Photo Report: The Opening of Latvia’s Pavilion at the 57th Venice Art Biennale


Photo: Agnija Grigule

On the evening of 11 May, the Latvian national pavilion at the Venice Art Biennale, featuring the works of artist Miķelis Fišers, was ceremoniously opened in the company of the Latvian Minister of Culture, Dace Melbārde, and other prominent guests. “What Can Go Wrong” is how Fišers has titled his project for the Biennale, and viewers can read it as they wish – as a question, as an exclamation, as a historical statement, or as a warning.

The narrative of the Latvian pavilion at the Venice Biennale is presented to the viewer by way of methods quite characteristic of Fišers: provocative artworks depicting mystical worlds, conspiracy theories, and esoteric experiences peopled by imaginary figures that are well known in the real world – lizard people, space aliens, and exotic demigods – as well as historical figures. Visitors to the exhibition will meet these characters through wood carvings, a massive light-and-sound installation, and the large-format painting “Breakthrough. Farewell to Selfness”.

Inga Šteimane, the curator of the Latvian pavilion, says that one of the most interesting aspects of Fišers’ works, especially in the wood carvings, is how the artist-created myth infiltrates historical events. “It is achieved through a detailed drawing of the setting, a precise rendering of a psychological reaction, and with the verbs in the title. If the reptiloids are treating depression in sterilized mermaids, and if the scientists from the grey race remove stem cells from cyclopses, then the myth is impossible because everyone’s busy with work and politics. In observing this activity, numerous questions of “why?” appear, until you finally understand that what you have experienced is irresponsible politics, removed functionalism, an angry ego, and an immense distaste for living in such a world,” explains Šteimane.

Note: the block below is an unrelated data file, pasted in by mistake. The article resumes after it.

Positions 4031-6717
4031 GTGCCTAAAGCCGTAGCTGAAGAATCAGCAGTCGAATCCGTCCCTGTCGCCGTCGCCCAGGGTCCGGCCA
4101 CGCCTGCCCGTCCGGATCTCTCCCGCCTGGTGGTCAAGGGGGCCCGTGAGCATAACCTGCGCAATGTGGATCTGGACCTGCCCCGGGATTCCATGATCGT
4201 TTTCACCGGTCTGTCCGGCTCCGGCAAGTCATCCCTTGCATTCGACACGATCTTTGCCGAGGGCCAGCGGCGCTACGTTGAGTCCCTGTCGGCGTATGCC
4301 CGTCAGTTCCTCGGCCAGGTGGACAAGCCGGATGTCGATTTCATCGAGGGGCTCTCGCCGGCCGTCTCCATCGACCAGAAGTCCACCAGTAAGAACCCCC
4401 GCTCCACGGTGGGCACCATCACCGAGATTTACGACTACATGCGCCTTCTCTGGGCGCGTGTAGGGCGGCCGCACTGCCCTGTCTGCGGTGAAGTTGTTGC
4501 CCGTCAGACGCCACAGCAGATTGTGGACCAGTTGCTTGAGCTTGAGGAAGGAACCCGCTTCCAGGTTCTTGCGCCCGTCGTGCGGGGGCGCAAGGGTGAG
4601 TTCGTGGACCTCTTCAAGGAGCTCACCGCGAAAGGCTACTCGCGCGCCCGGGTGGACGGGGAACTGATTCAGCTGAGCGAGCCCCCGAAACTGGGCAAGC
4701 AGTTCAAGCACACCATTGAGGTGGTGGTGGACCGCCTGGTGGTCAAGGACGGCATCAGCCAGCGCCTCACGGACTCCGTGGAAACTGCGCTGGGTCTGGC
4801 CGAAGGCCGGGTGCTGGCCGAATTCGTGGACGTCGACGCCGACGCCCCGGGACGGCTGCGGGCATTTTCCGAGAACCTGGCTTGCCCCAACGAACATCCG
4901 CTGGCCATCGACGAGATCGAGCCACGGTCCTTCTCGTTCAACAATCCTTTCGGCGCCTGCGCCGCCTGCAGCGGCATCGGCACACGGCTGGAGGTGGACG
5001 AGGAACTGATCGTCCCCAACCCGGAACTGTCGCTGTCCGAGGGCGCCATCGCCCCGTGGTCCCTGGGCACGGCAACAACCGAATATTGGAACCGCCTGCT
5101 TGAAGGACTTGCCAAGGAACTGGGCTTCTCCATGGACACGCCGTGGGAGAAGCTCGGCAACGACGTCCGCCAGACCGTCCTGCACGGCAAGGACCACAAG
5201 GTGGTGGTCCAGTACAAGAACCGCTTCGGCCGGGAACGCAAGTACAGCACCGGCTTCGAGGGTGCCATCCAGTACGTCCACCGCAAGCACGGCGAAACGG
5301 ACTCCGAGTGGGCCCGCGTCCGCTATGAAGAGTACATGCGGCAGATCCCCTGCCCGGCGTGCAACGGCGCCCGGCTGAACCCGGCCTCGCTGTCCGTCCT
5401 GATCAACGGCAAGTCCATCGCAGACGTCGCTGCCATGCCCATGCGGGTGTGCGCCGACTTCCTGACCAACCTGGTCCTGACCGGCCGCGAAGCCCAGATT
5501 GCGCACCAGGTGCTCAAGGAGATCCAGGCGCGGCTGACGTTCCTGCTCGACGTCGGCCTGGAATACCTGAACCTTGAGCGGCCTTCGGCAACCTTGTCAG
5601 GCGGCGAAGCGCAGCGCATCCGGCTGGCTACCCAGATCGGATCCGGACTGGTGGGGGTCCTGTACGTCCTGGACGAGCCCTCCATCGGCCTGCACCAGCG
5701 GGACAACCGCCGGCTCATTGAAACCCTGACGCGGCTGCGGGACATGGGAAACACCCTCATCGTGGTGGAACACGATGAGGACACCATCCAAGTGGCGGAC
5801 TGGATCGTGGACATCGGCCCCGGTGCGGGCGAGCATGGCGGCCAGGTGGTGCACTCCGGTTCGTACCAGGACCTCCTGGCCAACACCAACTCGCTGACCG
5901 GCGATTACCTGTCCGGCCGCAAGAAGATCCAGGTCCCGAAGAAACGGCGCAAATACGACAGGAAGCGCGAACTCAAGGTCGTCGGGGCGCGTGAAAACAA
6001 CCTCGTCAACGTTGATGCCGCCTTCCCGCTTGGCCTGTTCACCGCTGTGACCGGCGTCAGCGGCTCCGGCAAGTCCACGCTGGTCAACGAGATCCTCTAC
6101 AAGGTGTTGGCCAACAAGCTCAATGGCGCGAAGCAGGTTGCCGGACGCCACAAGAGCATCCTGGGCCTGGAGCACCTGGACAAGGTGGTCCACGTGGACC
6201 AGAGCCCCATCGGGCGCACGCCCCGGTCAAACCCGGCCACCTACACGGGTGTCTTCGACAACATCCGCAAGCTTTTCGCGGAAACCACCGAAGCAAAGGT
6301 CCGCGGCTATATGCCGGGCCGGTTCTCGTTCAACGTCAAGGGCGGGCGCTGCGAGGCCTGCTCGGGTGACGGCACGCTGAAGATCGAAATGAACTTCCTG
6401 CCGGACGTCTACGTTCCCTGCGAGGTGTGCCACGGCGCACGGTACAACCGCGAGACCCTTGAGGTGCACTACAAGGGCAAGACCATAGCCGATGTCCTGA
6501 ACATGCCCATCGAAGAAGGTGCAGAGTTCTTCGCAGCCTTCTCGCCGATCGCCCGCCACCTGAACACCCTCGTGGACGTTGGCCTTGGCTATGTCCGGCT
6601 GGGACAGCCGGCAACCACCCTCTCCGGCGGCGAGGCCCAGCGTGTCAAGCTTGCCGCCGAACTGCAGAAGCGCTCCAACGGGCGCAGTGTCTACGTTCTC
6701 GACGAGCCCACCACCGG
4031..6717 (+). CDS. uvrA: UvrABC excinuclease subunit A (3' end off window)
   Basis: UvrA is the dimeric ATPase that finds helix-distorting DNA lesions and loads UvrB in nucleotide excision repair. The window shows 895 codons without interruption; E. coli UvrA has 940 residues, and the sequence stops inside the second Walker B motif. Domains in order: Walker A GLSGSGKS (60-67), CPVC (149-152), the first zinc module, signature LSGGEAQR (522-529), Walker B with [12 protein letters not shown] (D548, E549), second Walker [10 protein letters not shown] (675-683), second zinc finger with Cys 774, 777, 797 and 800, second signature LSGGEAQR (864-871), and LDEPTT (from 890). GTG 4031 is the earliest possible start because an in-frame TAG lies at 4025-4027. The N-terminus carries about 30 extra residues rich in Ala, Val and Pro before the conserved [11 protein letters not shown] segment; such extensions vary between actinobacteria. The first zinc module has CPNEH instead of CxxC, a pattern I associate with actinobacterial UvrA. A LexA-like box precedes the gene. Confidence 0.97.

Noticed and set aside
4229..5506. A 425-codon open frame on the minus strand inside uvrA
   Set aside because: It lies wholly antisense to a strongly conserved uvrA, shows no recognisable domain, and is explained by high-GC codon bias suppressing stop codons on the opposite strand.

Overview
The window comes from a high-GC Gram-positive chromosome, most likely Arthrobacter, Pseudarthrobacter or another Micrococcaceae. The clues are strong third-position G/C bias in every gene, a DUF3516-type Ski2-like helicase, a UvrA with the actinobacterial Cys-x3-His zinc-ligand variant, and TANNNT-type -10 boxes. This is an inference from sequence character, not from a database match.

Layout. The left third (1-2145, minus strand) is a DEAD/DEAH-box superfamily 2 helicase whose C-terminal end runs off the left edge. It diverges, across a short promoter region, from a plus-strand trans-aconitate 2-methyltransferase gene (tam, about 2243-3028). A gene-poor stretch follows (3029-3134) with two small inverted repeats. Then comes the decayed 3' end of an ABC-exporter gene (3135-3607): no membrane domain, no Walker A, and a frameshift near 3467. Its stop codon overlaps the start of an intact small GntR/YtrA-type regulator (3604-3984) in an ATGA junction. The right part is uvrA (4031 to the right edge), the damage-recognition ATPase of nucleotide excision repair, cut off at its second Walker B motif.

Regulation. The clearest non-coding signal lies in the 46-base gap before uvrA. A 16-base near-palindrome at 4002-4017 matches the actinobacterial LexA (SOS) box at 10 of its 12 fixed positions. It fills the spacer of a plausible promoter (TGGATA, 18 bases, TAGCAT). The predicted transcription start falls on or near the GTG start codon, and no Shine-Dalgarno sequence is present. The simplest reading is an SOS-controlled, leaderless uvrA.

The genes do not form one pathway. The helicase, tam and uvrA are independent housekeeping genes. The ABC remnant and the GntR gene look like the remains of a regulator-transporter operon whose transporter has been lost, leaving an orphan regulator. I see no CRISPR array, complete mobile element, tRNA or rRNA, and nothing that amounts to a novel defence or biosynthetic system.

Artist Miķelis Fišers and Inga Šteimane, curator of the Latvian Pavilion

A catalog for the exhibition of the Latvian pavilion at the Venice Biennale has been published as well. It contains sketches of Miķelis Fišers’ works and all of the artworks created for this year’s pavilion; essays on esoteric narratives in Latvian and Estonian contemporary art by curator Inga Šteimane and Estonian artist Margus Tamm, respectively; and an essay by Ilmārs Slāpiņš on Miķelis Fišers’ wish to create the correct state of consciousness in the minds of his viewers.

The curator of the Latvian pavilion is Inga Šteimane, the commissar is Daiga Rudzāte, and the producer is the cultural project agency INDIE.

Miķelis Fišers’ works will be on view at the 57th Venice Art Biennale through 26 November, while has provided an overview of yesterday’s events. 

Dace Melbārde, Minister for Culture of the Republic of Latvia

Art collector Jānis Zuzāns

Commissioner of the Latvian Pavilion Daiga Rudzāte and Latvian artist Laima Kaugure

Curator of the Latvian Pavilion

Works by Miķelis Fišers at the Latvian Pavilion 

Miķelis Fišers. Installation at the Latvian Pavilion 

Solvita Krese, director of Latvian Centre for Contemporary Art

Architect of the Latvian Pavilion Roberta Fišere

Art collectors Jānis Zuzāns and Dina Zuzāne

Latvian artist Andris Vītoliņš

Latvian architect Austris Mailītis

Commissioner of the Latvian Pavilion Daiga Rudzāte, artist Ģirts Muižnieks, art collector and curator Māris Vītols

Latvian art collector Irina Vītola

Belgian art collector Alain Servais

Latvian film director Mārtiņš Grauds

Architect of the Latvian Pavilion Martins Vizbulis and Latvian artist Ieva Rubeze

Curator Andris Brinkmanis and  Odrija Fišere, Latvian Editor of 

From the left: Latvian artists Andris Vītoliņš and Miķelis Fišers

Latvian film director Kristīne Sniedze